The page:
Lives and Livelihood

J. R. Stanfield

Ever since I've grown politically aware, economics and market fundamentalism have always been one of those things I struggled with as common parlance. Yet, I could never fully explain what exactly about them rubbed me the wrong way. For all unfettered markets were said to create, I've only known them to destroy. Libertarians may still expound “free markets” as a means of collective egalitarianism, but the result of their logic always seems to be atomized societies and massive corporations with large concentrations of wealth. Was economics a science meant to explain observable phenomena? Or does economics only exist to justify and continue pre-existing market conditions? Eventually, I heard a radio documentary on the somewhat obscure Hungarian-Canadian economist, Karl Polanyi, and it was the first time I had clear words given to my hitherto unspeakable fears.

As a contemporary rival to early monetarists and neoliberals like Milton Friedman, Polanyi was an anthropologist who studied the economies of ancient societies. He later laid the groundwork for a comparative economics, where the industrial-capitalist marketplace was only one of many possible routes of social organization. Even later, he turned to criticism of the methodology of economics itself: where it would not be enough to have an alternative economics, but instead have an alternative to economics altogether. Polanyi died in 01964, a ways before my time, so I searched out this book as a precursory review of his theories. It's all here, from the economistic fallacy, to market embeddedness, the problems of fictitious commodities, the double-bind which led to the corporate welfare state, and even a long summary on the meaning of personal freedom in a complex-industrial society.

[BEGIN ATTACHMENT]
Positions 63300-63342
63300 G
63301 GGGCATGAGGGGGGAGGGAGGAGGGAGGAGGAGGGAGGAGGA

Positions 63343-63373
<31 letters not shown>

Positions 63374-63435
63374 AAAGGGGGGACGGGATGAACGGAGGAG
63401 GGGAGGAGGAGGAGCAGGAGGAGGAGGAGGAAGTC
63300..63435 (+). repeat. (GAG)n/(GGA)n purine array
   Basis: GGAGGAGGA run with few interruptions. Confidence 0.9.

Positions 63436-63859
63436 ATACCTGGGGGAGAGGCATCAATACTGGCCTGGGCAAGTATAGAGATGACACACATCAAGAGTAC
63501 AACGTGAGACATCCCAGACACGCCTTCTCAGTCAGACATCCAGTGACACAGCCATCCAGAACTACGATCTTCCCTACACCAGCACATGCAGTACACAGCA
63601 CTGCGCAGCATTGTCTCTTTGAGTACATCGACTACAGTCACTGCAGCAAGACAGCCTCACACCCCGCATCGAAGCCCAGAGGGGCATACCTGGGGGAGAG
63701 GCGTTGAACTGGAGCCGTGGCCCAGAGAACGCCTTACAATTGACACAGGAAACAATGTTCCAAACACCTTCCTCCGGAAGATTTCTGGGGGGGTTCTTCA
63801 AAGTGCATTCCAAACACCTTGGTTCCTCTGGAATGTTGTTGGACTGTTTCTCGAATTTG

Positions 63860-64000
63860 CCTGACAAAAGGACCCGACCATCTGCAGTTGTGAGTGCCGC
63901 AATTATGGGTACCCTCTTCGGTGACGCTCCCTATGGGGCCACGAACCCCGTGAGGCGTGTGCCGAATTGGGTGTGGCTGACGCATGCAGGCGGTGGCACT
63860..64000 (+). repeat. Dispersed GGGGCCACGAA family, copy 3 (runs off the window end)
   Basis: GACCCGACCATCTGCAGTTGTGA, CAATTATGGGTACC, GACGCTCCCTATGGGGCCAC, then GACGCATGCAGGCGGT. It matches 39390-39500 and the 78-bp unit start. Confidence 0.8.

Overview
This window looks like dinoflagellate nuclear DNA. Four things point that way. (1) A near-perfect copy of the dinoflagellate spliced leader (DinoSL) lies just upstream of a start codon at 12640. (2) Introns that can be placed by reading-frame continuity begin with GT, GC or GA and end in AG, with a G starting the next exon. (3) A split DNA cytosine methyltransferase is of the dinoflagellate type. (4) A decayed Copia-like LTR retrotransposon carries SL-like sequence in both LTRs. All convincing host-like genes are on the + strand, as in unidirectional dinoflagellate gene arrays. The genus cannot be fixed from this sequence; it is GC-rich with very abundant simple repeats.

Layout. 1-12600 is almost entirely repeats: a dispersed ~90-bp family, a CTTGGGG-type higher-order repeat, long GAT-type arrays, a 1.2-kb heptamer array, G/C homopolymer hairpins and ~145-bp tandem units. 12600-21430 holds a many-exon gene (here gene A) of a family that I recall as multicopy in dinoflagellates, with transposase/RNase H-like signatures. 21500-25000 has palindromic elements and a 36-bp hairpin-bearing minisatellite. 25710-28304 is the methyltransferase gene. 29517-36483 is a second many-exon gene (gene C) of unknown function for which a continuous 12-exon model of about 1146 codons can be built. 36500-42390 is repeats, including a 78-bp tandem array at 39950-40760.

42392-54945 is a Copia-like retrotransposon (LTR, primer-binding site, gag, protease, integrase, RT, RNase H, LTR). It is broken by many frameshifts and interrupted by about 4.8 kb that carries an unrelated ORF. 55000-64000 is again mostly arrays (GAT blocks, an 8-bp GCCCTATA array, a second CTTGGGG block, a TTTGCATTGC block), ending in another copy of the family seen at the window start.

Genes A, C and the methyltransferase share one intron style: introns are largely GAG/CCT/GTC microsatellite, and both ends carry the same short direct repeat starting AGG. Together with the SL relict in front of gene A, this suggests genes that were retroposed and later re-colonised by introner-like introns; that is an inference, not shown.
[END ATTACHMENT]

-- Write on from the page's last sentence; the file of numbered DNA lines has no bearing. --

Sadly, Polanyi's work is aged. For example, his criticisms of economic formalism's scientific evasion and semi-religious character would be given the contemporary name of praxeology. Even Stanfield notes that Polanyi's theories of disembedded economies did not lead him to point at the corollary of a disembedded polity, despite it logically following. Nonetheless, all I've studied about Polanyi thus far has made him the first economist I could openly tolerate! ... at least, without fear of supporting some ulterior motive.

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